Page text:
On August 1 of this year, the EC launched a drive to link voter identity cards with their Aadhaar details. The EC reiterated that the aim of the exercise was to establish the identity of electors and authenticate entries in the electoral roll, and identify if the same person is registered in more than one constituency or more than once in the same constituency.

Why has the idea been opposed by some?

Opposition parties have criticised the Election Laws (Amendment) Act, 2021, which enables the linking of electoral roll data with the Aadhaar ecosystem. Manish Tewari of the Congress had earlier said: “The linking of voter IDs and Aadhaar violates the fundamental right to privacy as defined by the Supreme Court in the judgement.”

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All India Majlis-e-Ittehadul Muslimeen MP Asaduddin Owaisi, who had opposed the bill before it was passed, said that the government would be able to use voter identity details for “disenfranchising some people and profile the citizens”. “This Bill is outside the legislative competence of this House… The linking of voter ID with Aadhaar violates the fundamental right to privacy defined in Puttaswamy (case),” Owaisi had said earlier.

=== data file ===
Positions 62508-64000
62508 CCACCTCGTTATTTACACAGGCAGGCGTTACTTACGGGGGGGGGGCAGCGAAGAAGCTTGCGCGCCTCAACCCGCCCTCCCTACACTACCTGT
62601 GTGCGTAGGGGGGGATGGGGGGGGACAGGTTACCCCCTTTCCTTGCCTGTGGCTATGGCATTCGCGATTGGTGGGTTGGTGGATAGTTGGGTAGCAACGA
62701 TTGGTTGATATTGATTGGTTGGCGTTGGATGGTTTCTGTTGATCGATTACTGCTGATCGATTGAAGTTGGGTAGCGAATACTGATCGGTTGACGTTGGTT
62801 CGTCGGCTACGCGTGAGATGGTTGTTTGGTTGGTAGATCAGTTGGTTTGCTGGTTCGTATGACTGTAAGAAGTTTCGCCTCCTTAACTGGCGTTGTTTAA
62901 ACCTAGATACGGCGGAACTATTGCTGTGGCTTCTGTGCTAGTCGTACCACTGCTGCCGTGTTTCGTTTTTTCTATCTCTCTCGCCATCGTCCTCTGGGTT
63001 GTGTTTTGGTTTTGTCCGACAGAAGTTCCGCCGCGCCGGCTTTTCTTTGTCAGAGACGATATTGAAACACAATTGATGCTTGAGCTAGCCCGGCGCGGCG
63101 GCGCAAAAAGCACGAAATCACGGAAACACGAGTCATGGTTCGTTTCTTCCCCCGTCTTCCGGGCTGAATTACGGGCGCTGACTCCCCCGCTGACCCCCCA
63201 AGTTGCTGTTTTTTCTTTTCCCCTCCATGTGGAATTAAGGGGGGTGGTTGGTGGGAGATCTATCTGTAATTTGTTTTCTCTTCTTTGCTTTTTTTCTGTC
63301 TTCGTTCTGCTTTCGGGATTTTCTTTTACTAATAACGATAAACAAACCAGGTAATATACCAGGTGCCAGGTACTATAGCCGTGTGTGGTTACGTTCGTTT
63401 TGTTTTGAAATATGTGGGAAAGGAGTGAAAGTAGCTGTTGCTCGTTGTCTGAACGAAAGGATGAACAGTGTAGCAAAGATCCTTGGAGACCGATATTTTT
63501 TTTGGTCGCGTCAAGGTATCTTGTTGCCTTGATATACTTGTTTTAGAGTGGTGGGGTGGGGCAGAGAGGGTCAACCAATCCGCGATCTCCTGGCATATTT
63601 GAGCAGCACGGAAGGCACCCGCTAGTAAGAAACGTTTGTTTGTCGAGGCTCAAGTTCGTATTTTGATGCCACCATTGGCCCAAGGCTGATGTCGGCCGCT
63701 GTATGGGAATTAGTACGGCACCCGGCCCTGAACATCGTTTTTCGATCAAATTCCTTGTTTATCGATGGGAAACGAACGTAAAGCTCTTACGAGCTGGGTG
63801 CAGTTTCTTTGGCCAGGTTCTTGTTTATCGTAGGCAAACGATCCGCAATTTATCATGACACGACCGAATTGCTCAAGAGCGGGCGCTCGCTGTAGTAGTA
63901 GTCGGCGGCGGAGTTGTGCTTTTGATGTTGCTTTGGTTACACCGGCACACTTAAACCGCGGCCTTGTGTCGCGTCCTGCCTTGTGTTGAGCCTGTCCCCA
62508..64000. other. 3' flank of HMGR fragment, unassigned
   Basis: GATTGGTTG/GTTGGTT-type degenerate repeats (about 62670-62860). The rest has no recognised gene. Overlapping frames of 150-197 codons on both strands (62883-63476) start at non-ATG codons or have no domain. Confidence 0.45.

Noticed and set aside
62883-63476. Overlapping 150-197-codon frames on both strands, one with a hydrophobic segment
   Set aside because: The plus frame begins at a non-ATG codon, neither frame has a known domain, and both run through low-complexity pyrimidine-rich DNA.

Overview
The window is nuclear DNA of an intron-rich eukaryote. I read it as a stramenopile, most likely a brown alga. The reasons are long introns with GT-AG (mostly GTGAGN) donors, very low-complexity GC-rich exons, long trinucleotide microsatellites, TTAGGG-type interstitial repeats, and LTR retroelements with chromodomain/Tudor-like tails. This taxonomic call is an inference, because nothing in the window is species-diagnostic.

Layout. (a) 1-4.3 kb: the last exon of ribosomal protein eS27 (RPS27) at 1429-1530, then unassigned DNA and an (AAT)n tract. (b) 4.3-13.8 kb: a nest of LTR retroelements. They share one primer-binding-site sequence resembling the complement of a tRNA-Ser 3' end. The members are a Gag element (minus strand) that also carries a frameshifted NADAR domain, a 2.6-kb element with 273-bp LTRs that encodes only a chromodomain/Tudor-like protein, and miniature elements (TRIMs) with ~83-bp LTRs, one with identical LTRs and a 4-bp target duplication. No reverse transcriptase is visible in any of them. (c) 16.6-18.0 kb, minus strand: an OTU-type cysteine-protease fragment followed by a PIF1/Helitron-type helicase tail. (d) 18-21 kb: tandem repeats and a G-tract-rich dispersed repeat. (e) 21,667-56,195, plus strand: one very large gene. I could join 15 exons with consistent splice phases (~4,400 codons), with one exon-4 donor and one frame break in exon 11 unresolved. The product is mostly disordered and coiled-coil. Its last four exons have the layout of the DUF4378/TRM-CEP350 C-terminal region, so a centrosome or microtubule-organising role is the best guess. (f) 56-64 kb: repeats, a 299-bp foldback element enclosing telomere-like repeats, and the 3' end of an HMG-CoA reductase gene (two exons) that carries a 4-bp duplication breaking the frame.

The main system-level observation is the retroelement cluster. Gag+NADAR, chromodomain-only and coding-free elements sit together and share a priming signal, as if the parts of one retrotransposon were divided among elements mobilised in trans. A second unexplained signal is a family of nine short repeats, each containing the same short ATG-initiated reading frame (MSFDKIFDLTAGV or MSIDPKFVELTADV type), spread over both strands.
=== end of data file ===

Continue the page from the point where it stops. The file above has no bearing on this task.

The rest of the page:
The CPI(M) had previously said in a statement that the linkage would violate the secrecy of the vote and undermine the fundamental right to privacy of the voter.

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Arghya Sengupta, founder and research director at Vidhi Centre for Legal Policy, had raised concerns before the Bill was passed last year and told The Indian Express: “The first justification provided is that bogus voting where one person is voting more than once is taking place…If you’re saying you have to provide it along with your voter ID whenever you go to vote… this will only work if providing Aadhaar is mandatory. However, this section in the law is a bit complicated because it does seem voluntary but the reasons on the basis of which I can choose not to link my Aadhaar will be prescribed by the government for ‘sufficient cause’. Now what that sufficient cause could be is not mentioned in the Bill?… This should be made clear.”

First published on: 01-11-2022 at 20:46 IST